The South Korean Defense Ministry said Friday that North Korea's latest missile launch seems to have been planned to coincide with the start of Seoul's annual military drills with Washington.
The ministry said the North had fired four projectiles, which, considering their speed and direction, are presumed to have been short-range Scud missiles.
This is the North's first scud missile launch in five years.
The launch also follows an incursion by a patrol boat over the de facto maritime border between the two countries on Monday, which the Seoul's defense minister said at the time was sent "to test the South Korean military."
The ministry said the South Korean military is prepared for any provocations from the North.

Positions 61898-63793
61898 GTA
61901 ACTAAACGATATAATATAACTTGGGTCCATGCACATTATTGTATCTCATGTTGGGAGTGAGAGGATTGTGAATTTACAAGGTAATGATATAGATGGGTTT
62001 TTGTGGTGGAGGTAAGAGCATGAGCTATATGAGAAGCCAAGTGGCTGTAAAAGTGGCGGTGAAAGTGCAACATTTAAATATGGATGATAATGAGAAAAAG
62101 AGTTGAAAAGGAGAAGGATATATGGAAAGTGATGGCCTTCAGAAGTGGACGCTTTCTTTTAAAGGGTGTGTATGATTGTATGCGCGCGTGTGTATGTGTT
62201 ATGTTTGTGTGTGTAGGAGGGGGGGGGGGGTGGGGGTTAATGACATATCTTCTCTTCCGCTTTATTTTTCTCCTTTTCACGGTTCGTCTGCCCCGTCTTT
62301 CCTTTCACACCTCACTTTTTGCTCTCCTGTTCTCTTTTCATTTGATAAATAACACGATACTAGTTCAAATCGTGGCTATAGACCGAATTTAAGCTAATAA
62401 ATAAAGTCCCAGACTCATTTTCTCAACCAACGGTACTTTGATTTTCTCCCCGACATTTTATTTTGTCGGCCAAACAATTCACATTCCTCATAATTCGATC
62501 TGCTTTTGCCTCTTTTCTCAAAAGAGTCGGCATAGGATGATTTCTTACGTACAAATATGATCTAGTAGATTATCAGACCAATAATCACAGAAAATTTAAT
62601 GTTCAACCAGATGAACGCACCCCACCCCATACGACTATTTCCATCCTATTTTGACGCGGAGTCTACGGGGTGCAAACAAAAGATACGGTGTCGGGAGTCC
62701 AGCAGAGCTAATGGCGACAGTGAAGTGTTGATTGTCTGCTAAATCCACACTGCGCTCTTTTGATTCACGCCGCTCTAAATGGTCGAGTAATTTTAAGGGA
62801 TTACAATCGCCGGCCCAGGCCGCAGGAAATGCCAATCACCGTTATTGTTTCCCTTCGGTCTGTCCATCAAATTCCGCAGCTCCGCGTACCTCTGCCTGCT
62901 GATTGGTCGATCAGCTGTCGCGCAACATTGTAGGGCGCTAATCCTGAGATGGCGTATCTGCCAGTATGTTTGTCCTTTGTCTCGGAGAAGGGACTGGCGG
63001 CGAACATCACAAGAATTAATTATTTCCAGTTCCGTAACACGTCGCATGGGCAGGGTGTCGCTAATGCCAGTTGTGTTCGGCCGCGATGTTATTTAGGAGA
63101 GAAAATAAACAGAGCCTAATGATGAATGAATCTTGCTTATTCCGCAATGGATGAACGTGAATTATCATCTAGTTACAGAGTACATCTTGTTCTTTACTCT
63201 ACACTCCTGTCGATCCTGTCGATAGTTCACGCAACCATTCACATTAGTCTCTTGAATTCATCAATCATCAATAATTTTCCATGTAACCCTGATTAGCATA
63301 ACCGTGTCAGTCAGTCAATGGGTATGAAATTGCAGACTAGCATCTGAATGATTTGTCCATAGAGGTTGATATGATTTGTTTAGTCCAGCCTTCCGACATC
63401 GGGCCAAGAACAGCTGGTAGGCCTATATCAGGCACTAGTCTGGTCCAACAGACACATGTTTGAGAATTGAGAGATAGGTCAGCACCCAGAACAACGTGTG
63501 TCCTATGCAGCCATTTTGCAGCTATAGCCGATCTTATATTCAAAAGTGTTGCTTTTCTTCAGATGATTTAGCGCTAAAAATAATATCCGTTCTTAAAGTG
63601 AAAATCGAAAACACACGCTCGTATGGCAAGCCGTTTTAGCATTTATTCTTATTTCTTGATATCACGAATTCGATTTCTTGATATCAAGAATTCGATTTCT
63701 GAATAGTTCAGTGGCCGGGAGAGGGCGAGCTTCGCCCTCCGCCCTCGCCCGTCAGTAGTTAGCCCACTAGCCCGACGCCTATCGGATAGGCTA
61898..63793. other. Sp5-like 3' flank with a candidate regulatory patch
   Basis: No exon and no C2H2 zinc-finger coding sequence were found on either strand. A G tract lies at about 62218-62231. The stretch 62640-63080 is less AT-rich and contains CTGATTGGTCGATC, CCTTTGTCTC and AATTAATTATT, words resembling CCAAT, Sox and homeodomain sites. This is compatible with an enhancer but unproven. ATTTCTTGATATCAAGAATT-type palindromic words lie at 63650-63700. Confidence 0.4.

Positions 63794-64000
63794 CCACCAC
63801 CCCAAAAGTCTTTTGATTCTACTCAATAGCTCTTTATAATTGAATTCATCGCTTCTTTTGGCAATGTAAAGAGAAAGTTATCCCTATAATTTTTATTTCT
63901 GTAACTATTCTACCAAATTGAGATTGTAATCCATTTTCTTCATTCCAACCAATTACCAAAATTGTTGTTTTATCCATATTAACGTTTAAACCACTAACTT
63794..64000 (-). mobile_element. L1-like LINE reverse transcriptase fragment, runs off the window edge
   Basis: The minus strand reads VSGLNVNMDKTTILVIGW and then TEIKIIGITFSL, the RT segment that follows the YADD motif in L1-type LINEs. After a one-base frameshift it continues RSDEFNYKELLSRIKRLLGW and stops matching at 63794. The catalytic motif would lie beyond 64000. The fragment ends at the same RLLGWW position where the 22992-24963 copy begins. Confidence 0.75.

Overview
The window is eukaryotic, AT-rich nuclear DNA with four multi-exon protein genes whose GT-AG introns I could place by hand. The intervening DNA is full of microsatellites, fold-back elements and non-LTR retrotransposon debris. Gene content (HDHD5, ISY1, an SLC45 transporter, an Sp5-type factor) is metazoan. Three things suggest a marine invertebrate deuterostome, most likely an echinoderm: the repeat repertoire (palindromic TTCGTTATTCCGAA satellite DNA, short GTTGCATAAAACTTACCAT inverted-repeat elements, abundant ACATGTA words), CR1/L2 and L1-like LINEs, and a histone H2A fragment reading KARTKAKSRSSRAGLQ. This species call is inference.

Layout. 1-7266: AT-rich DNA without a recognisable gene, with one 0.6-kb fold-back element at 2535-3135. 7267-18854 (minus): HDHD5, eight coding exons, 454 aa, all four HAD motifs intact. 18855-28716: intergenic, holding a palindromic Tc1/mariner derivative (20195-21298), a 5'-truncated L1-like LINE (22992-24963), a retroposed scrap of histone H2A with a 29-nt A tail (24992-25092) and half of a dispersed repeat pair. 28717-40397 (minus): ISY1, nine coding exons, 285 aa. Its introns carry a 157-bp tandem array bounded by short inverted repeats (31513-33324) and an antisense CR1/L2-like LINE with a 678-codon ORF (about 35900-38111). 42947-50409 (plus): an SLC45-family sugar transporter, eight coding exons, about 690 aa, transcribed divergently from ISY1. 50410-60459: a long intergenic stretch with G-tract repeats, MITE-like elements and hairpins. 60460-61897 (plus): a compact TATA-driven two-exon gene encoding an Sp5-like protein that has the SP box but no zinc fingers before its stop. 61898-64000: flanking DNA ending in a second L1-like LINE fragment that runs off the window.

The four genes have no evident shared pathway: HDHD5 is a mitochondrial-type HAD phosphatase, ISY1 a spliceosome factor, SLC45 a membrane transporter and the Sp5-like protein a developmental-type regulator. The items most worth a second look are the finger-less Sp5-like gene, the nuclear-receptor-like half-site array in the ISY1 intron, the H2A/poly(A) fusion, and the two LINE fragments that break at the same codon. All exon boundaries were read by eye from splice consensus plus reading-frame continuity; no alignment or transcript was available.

Just hours before the launch, Seoul had proposed a round of Red Cross talks to resolve humanitarian issues, including reunions for families separated by the Korean War.
Seoul's Unification Ministry said on Friday that it is looking to see if the launch would affect inter-Korean relations and the talks that are expected to be held as early as next week.
On top of that, a private organization had recently offered to send supplies and food aid to the North worth nearly 180 thousand U.S. dollars.
With the recent improvement of inter-Korean relations, some experts believe the North executed the launch to gain some leverage during negotiations between the two Koreas.
Other experts believe that this was a protest against the strong condemnation of the North's nuclear program and human rights violations by U.S. Secretary of State John Kerry.
Either way, the South Korean government is keeping a close eye on the situation and plans to set up countermeasures against future provocations.
Kim Hyun-bin, Arirang News.